NEW YORK, NY.- The Andy Warhol Foundation for the Visual Arts
has announced the recipients of its Fall 2021 grants. A total of $4.1 million will be awarded to 49 organizations to support the vital work of artists in communities around the country. Grant recipients will be profiled on the Foundations new website, which was developed by multidisciplinary design firm Wkshps to bring greater visibility to the Foundations philanthropic work and its stewardship of Warhols legacy.
The Fall 2021 list, which includes 20 first time grantees, features organizations notable for their innovative and enduring support for artists through exhibitions, residencies, commissions, publications, and a wide range of public programs that engage critically with artists ideas. Their flexibility, creativity and collaborative approach to working with artists help artistic practice to flourish during this protracted period of instability and uncertainty in the art world and in the world at large. Acknowledging the financial challenges faced by arts institutions large and small, the Foundation is continuing to permit up to 50% of each grant to be used for administrative expenses.
The Fall 2021 grantees are adapting and inventing new ways to meet the needs of artists as they persevere in the face of obstacles that surface every day in these unpredictable times, states Joel Wachs, President, Artists are at the heart of the Foundations work, and it is more important than ever to shore up the organizations that sustain and empower them as they evolve their practices.
Two groups in particular embody the Foundations commitment to the principle of freedom of artistic expression. First time grantee Artistic Freedom Initiative (Brooklyn, NY) protects and champions at-risk artists throughout the world by providing pro-bono immigration services, resettlement assistance, and presentation opportunities to artists who have been persecuted for their work, while the National Coalition Against Censorship (New York, NY) which has provided targeted assistance to artists and arts presenters facing censorship pressure for over 20 years, has developed a suite of advocacy and education programs to promote public access to artists work and support their ability to freely express views, no matter how controversial or unpopular.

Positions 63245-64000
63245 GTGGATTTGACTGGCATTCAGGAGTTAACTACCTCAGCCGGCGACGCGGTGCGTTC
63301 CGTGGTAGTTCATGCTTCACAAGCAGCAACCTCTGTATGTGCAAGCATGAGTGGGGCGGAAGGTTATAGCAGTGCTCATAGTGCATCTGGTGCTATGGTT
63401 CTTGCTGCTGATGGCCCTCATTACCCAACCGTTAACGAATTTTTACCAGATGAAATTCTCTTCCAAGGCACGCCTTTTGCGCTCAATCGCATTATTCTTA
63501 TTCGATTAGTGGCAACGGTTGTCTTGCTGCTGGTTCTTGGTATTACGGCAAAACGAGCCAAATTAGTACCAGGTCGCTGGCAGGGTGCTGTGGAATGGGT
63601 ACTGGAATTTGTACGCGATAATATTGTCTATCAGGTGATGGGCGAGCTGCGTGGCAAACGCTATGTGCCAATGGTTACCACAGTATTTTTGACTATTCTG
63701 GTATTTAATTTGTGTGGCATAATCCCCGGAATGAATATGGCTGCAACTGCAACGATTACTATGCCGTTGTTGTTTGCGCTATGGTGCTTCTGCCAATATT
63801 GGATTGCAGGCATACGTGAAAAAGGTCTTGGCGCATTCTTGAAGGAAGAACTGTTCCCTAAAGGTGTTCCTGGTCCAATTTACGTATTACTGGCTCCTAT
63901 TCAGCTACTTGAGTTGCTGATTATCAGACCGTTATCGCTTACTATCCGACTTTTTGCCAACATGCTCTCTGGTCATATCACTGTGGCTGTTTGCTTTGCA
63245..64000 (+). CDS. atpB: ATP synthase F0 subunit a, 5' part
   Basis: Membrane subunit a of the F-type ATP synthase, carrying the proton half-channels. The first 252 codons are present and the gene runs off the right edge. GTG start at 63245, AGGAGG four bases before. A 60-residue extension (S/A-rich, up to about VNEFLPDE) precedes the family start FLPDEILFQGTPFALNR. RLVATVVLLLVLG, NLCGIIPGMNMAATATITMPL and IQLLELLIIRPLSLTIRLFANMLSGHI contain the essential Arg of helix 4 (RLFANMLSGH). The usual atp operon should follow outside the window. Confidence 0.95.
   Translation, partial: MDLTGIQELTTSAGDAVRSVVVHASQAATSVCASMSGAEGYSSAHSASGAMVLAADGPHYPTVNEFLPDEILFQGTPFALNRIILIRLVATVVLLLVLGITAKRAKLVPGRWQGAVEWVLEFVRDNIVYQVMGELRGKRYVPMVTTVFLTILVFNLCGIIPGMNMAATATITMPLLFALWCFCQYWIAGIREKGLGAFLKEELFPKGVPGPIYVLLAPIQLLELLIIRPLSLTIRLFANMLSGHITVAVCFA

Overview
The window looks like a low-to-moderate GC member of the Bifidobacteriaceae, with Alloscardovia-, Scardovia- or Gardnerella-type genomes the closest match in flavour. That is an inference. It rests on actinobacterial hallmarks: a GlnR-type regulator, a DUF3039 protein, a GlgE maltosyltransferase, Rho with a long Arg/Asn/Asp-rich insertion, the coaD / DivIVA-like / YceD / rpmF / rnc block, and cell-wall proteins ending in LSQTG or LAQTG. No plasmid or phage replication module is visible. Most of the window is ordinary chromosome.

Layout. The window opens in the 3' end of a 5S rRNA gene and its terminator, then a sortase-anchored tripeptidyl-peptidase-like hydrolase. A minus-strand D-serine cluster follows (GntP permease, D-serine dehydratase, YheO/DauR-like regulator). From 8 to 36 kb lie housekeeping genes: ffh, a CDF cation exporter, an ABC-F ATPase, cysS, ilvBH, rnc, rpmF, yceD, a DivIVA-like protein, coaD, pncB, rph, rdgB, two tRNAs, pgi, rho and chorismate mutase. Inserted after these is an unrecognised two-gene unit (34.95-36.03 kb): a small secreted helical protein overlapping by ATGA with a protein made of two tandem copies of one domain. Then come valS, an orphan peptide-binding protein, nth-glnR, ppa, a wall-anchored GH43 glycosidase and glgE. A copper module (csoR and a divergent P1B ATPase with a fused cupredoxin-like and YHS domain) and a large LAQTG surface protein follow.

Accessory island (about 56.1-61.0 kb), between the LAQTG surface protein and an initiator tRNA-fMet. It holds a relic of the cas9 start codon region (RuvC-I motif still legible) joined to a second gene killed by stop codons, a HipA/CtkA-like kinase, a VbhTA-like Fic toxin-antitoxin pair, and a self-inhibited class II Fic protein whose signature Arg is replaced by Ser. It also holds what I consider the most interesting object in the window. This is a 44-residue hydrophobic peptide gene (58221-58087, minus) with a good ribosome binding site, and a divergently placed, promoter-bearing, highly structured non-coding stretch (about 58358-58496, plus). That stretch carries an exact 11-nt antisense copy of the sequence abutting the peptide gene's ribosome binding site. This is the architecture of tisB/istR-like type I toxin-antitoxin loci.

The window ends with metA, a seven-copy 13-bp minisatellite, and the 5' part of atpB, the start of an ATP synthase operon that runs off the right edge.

Several first-time grantees will focus on providing artists the space, time, resources, and in some cases, peer and mentor support to nurture their creative practices through a variety of residency programs. Indigo Arts Alliance (Portland, ME) serves Black and Brown artists in New England by providing a supportive environment in which to make new work, receive critical feedback and build lasting relationships across generations; CALA Alliance (Phoenix, AZ) a multidisciplinary Latinx arts organization, hosts residents from Arizona, Mexico and Latin America and secures opportunities for them to exhibit work and connect with scholars, curators, and gallerists. Baxter Street at The Camera Club of New York (New York, NY), whose program was established over a century ago, offers residencies to early-career lens-based artists who benefit from professional development, mentorship, and a culminating exhibition; and Pike School of Art Mississippi (McComb, MS), invites artists for long term, flexible residencies to pursue projects that engage with local history as well as contemporary issues that affect its rural, southern community.
Ephemeral art and film history are at the heart of many funded programs this round. First time grantee Coaxial Arts Foundation (Los Angeles, CA) supports artists working in experimental media, performance, and sound; the Intermissions series at the Renaissance Society at the University of Chicago (Chicago, IL) fills its gallery with ephemeral, performance-based works between exhibitions; and a new initiative at New Yorks Artists Space will host residences for musicians, sound artists, choreographers and other performing artists in its lower-level galleries. The Chicago Film Societys (Chicago, IL) Analog Film in the 21st Century initiative highlights contemporary artists working in analog film and makes work in the medium available and accessible to a wide audience through exhibition and preservation efforts; while for the hundredth anniversary of the celebrated (and problematic) ethnographic documentary Nanook of the North by its founder Robert Flaherty, The Flaherty/International Film Seminars (Brooklyn, NY) is organizing initiatives in partnership with Indigenous artists that attempt to reckon with its legacy and redress some of its harms.